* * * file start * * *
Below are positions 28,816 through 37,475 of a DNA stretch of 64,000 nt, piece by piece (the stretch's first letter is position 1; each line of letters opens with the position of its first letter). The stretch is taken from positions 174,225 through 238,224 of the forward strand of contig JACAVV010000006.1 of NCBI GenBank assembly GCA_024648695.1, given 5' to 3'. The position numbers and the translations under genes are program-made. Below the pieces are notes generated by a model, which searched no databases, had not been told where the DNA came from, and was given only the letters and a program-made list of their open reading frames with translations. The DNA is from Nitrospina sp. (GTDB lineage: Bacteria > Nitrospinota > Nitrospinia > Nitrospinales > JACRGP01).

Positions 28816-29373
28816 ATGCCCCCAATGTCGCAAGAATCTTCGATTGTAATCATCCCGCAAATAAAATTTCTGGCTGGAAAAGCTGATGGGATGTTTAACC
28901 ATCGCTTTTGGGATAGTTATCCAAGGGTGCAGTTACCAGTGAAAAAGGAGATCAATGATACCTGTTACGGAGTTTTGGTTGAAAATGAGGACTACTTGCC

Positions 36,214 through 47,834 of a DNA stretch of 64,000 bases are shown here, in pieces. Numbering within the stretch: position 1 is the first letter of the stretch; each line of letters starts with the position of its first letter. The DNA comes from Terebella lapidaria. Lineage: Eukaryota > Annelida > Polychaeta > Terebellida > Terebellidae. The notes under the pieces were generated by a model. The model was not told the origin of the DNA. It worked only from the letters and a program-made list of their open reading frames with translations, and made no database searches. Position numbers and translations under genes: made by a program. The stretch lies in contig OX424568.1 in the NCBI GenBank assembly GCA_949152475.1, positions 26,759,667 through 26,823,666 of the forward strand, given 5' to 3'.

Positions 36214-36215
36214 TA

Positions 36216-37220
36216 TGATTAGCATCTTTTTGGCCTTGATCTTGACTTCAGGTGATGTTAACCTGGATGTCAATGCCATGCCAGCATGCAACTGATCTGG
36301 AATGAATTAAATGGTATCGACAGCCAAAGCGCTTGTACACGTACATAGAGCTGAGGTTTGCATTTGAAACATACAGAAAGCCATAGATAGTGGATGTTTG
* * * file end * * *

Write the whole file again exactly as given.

Below are positions 28,816 through 37,475 of a DNA stretch of 64,000 nt, piece by piece (the stretch's first letter is position 1; each line of letters opens with the position of its first letter). The stretch is taken from positions 174,225 through 238,224 of the forward strand of contig JACAVV010000006.1 of NCBI GenBank assembly GCA_024648695.1, given 5' to 3'. The position numbers and the translations under genes are program-made. Below the pieces are notes generated by a model, which searched no databases, had not been told where the DNA came from, and was given only the letters and a program-made list of their open reading frames with translations. The DNA is from Nitrospina sp. (GTDB lineage: Bacteria > Nitrospinota > Nitrospinia > Nitrospinales > JACRGP01).

Positions 28816-29373
28816 ATGCCCCCAATGTCGCAAGAATCTTCGATTGTAATCATCCCGCAAATAAAATTTCTGGCTGGAAAAGCTGATGGGATGTTTAACC
28901 ATCGCTTTTGGGATAGTTATCCAAGGGTGCAGTTACCAGTGAAAAAGGAGATCAATGATACCTGTTACGGAGTTTTGGTTGAAAATGAGGACTACTTGCC

Positions 36,214 through 47,834 of a DNA stretch of 64,000 bases are shown here, in pieces. Numbering within the stretch: position 1 is the first letter of the stretch; each line of letters starts with the position of its first letter. The DNA comes from Terebella lapidaria. Lineage: Eukaryota > Annelida > Polychaeta > Terebellida > Terebellidae. The notes under the pieces were generated by a model. The model was not told the origin of the DNA. It worked only from the letters and a program-made list of their open reading frames with translations, and made no database searches. Position numbers and translations under genes: made by a program. The stretch lies in contig OX424568.1 in the NCBI GenBank assembly GCA_949152475.1, positions 26,759,667 through 26,823,666 of the forward strand, given 5' to 3'.

Positions 36214-36215
36214 TA

Positions 36216-37220
36216 TGATTAGCATCTTTTTGGCCTTGATCTTGACTTCAGGTGATGTTAACCTGGATGTCAATGCCATGCCAGCATGCAACTGATCTGG
36301 AATGAATTAAATGGTATCGACAGCCAAAGCGCTTGTACACGTACATAGAGCTGAGGTTTGCATTTGAAACATACAGAAAGCCATAGATAGTGGATGTTTG